No need to panic, adopt a long term approach
7/4/2011 2:53 PM Monday
While it is a well-known fact that equity markets have a tendency to be volatile from time to time, different investors react differently when faced with it. While the seasoned investors may take volatility in their stride, for new investors it can be quite a nightmarish experience. Here are some of the fears that plague the minds of investors in difficult times as also pointers to how to handle such situations.
Among the first things that come to the minds of many investors, when faced with a market downturn, is whether they have been getting the right advice or not. The fact is that you should not be assessing the quality of the portfolio only during difficult times. It is very important to periodically evaluate what type of advice and service you are getting and whether it is helping you achieve your financial goals. Here’s what you should look for:
- It is important that your advisor determines your risk level before suggesting the schemes. Remember, it is the level of risk that provides the guidance about the kind of return you can expect as well as the level of volatility, while achieving it.
- Ensure that your advisor provides you with a comprehensive, well thought out plan for your money. Also ensure that the plan has the required flexibility to take care of the changes that might take place in your needs.
- Ensure that your portfolio is a well-diversified one. Besides, while reviewing your investments, if you notice that your investments are consistently losing money, make sure your advisor has the right answer for it.
- Make sure you know the reasons for investing or redeeming any MF investment. Also, you should know how a recommended scheme fits into your personal financial plan.
Further, considering that mid-cap funds are generally among those that are hit the hardest during a market downturn, the steep fall in their values make investors panicky. The fact, however, is that, mid-cap companies have a lot of room for growth as the economy marches ahead. From a fund manager’s perspective, there is a large and diverse group of companies across industries to choose from among the mid-cap universe of stocks to create a well-diversified portfolio.
Mid-cap funds are a good means to enhance your returns over the long term and add a flavour of growth. Investors with some appetite for risk must consider having mid-cap funds in their mutual fund portfolio. However, it is important to remember that these should not have a disproportionately high weightage in your portfolio. The ‘bread and butter’ funds, so to speak, should be the diversified equity funds, with mid-cap funds at the next rung.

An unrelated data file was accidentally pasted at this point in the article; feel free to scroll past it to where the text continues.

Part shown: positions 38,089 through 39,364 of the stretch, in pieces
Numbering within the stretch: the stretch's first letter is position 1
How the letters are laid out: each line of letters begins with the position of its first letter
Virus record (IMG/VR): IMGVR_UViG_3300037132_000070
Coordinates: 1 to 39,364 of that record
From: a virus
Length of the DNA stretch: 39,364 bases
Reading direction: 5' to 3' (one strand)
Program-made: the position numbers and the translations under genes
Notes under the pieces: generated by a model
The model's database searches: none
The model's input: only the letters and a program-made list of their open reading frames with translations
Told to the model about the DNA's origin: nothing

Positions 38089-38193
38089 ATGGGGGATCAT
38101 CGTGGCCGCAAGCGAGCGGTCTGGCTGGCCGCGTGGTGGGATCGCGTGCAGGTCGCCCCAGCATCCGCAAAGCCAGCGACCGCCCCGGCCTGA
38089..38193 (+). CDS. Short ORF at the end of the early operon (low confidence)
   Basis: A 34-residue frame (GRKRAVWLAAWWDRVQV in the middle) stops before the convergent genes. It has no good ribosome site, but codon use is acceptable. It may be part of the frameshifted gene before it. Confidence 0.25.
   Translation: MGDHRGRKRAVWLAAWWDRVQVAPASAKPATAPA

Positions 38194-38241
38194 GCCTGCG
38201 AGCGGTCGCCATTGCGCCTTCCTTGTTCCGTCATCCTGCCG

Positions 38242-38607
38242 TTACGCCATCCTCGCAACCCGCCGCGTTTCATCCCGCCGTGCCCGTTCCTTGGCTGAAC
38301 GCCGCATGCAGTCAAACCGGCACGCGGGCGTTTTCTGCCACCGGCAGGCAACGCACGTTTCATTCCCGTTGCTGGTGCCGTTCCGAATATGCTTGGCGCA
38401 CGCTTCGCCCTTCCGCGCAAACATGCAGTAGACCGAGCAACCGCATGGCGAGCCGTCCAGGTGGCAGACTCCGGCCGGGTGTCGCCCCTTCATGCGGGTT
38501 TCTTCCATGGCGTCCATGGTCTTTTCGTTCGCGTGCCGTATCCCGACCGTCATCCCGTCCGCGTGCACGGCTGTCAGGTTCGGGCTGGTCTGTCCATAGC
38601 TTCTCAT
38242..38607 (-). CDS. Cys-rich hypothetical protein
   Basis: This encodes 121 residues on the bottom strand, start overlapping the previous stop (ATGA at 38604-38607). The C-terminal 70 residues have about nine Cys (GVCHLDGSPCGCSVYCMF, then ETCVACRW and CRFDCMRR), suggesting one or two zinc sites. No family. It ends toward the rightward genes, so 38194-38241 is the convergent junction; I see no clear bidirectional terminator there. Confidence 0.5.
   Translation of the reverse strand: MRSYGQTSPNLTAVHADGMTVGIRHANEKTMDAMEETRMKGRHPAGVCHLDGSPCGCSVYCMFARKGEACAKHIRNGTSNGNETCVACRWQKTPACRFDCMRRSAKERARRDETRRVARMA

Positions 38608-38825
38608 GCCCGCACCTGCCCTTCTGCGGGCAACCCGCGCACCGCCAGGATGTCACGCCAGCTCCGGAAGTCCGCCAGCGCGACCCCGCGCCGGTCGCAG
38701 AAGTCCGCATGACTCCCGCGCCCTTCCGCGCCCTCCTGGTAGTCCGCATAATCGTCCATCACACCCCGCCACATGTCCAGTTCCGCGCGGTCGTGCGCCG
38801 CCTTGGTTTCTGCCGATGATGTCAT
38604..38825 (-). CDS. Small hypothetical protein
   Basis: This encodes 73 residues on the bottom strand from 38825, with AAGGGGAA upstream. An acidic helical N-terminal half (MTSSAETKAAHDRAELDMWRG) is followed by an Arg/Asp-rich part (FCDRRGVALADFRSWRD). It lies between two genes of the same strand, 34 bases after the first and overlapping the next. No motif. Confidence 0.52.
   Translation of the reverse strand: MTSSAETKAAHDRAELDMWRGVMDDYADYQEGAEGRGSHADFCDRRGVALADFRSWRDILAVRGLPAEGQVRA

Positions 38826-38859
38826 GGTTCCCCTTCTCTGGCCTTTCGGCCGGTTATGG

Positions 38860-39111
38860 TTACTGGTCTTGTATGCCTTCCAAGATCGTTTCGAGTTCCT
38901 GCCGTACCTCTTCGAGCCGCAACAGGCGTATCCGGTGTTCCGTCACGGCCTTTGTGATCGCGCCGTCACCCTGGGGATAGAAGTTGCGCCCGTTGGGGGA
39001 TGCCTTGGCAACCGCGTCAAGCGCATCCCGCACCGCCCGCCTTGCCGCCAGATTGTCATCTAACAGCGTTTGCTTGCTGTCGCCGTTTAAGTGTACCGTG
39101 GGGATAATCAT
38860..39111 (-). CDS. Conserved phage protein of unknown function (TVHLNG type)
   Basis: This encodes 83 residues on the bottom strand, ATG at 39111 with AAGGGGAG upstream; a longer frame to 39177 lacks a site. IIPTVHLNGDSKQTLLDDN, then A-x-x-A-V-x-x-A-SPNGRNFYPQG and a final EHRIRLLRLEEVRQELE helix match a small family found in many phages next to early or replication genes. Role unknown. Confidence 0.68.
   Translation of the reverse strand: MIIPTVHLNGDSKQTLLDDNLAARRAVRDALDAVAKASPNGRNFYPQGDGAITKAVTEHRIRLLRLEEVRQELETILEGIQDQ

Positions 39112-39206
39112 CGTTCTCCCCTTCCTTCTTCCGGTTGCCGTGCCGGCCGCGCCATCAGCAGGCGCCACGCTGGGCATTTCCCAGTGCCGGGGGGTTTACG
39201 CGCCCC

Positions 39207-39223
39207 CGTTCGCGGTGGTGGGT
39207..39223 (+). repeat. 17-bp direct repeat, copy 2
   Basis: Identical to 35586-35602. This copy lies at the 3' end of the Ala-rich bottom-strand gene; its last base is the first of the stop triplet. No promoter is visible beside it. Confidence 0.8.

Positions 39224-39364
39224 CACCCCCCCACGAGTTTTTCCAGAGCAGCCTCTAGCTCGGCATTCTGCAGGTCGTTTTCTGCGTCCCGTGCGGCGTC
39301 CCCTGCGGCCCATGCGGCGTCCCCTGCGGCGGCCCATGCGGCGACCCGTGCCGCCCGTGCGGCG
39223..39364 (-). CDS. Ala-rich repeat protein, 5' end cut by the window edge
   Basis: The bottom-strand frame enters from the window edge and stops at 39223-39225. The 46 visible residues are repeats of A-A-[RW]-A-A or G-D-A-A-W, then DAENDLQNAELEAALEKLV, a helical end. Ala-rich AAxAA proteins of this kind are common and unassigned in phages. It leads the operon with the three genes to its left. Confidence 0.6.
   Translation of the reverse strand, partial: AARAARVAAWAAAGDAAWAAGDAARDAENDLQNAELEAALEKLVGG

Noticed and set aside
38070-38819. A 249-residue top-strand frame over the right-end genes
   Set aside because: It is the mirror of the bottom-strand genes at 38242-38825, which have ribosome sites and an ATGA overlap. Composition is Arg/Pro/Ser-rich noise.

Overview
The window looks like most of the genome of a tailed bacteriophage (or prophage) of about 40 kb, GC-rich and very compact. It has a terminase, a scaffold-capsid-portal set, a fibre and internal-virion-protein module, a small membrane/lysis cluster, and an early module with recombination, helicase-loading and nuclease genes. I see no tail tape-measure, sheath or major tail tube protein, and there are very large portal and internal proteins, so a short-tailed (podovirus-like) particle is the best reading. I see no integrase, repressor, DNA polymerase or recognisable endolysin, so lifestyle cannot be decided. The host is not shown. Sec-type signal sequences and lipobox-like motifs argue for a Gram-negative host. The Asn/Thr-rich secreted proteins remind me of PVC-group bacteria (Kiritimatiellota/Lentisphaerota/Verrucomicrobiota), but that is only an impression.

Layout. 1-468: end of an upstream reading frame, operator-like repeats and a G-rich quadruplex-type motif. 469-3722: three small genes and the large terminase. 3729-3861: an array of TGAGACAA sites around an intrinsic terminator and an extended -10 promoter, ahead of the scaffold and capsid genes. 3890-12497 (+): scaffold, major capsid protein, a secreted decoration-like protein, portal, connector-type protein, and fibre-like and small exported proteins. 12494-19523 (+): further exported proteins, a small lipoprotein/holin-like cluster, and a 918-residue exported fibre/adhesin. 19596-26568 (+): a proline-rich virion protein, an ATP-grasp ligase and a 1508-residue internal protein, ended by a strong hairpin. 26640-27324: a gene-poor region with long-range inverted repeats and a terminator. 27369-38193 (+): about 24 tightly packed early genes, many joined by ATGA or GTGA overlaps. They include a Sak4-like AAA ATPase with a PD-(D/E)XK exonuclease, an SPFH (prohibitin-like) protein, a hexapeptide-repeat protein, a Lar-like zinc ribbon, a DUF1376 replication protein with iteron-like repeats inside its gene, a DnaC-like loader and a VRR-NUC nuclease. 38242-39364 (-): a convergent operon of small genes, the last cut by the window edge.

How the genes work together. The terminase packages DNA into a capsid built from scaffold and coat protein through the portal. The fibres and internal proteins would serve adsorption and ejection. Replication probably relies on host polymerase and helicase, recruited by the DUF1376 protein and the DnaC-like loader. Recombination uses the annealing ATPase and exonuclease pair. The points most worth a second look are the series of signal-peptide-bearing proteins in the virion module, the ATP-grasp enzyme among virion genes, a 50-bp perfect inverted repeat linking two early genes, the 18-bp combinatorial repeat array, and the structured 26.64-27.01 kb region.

An increased amount of volatility in the stock market often tempts investors to make wholesale changes in the portfolio. The fact, however, is that portfolio review is an ongoing exercise and not an activity to be undertaken in a haphazard manner. While reviewing the portfolio, you must consider the following:
- How is your portfolio performing from the view point of your personal goals? Are you comfortable with the price fluctuations that may have occurred keeping in view your short-term, medium-term and long-term goals?
- How are your investments performing compared with others in the same category? For example, a growth of 10 per cent in your fund may look great, but not if the average returns given by other funds in the same category is 15 per cent. However, too much emphasis shouldn’t be put on the short-term performance.
While reviewing the portfolio is important to ensure that your investments remain on track and it is equally important to make the right selections. Although it can be tempting to go for the top performing funds at the time of making investment, the key is to remember that the desire to take risk should not exceed your capacity to take risk. Remember, a long-term approach helps in reaping the benefits from the expertise of the professional fund managers as your investments are likely to appreciate steadily over time, overcoming most of the temporary setbacks.
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